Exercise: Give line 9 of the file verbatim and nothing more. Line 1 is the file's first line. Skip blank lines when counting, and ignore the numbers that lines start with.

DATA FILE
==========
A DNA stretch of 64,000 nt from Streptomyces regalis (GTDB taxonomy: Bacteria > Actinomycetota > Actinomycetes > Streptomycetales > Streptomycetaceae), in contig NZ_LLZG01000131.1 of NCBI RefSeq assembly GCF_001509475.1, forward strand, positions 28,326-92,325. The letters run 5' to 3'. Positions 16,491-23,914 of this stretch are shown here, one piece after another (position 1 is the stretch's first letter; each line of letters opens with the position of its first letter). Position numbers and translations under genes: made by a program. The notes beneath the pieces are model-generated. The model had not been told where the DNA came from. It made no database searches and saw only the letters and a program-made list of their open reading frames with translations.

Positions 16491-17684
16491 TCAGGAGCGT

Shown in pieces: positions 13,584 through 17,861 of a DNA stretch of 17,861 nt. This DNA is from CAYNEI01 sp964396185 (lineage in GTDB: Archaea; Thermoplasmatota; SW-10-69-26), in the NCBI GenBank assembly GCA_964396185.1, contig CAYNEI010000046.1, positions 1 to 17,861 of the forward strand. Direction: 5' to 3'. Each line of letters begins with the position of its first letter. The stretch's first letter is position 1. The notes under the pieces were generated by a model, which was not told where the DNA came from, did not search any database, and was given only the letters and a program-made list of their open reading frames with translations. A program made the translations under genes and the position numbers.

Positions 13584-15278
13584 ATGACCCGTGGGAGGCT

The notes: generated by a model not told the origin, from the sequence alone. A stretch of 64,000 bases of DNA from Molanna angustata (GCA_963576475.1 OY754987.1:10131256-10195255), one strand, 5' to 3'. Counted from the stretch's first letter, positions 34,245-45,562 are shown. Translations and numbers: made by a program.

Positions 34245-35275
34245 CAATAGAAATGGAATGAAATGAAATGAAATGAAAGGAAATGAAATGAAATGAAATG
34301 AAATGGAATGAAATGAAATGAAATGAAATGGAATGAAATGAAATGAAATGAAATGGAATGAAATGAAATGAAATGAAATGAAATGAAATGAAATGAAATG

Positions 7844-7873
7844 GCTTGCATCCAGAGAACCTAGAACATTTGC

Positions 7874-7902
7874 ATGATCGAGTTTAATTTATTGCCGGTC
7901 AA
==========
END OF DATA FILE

34245 CAATAGAAATGGAATGAAATGAAATGAAATGAAAGGAAATGAAATGAAATGAAATG